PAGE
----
Central to my theory is the phenomenon of socialization. To make it simple: Socialization is the process which teaches us subconsciously to act, speak and even think according to what is considered "normal" in our culture. Socialization is the reason why French men (of any sexual orientation) usually greet each other by kissing each other on the cheek, while German (especially heterosexually identified) men shake hands to do the same. Socialization causes us to internalize these patterns of behavior and thinking until they become our "second nature." Even if there is no biological reasons for these patterns they still will feel "natural" to us.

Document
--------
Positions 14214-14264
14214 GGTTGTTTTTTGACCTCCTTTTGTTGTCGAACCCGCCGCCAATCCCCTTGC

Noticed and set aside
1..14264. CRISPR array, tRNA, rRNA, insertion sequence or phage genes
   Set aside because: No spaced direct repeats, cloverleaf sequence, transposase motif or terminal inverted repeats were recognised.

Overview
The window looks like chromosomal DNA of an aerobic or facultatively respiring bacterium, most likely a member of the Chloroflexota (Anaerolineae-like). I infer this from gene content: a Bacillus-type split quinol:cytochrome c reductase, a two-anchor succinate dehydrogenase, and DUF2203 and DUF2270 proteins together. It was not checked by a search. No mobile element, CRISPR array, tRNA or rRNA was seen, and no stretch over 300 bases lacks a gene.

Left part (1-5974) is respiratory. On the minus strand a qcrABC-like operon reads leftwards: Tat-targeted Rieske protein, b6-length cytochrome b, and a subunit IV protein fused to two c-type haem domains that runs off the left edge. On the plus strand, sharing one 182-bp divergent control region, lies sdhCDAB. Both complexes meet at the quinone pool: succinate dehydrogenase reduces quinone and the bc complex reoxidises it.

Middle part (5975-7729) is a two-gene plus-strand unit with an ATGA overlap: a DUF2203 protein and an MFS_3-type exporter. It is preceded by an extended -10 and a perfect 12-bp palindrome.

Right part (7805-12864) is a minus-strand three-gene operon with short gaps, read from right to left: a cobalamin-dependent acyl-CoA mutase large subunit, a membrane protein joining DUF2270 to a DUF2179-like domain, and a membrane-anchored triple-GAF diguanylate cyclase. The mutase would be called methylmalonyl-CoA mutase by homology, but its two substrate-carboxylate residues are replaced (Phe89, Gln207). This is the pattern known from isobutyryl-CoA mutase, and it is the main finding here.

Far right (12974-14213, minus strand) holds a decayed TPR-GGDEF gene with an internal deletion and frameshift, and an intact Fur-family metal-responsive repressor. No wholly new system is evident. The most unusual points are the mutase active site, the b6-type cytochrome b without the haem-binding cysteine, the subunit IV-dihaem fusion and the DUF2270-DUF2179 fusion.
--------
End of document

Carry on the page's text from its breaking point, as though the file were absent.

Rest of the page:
Socialization is like an invisible force that guides us without us recognizing it. It enables us to function within our culture and to communicate and interact with other people in our society. However, without us being aware of it, it also forces us to behave according to the norms, rules and values of our culture. We not only act according to our socialization; even our thinking is guided by it. Most of the time it seems impossible for to us to imagine different things than those we know. We can only think in very given ways. And socialization starts right at birth: Parents, friends, family, school, media, etc.: We get shown and taught everywhere how to act as "normal human beings." We then also learn to internalize those norms, rules, and values. The outer force is turned into an inner compulsion. First we used to feel the pressure from other people around us. Now we unconsciously feel it inside ourselves. I want to show that this leads to inner tensions that might be the origin of sexual fetishes. If we look at kinks in this way they are nothing else than the inner pressure that is released in form of sexual energy. And the stronger the inner tensions caused by the inner pressure the bigger the sexual arousal when those tensions are released. The bigger the pressure not to do/say/think this or that, the bigger the excitment to do/say/think it after all. Society therefore creates fetishes as a "byproduct" of our socialization.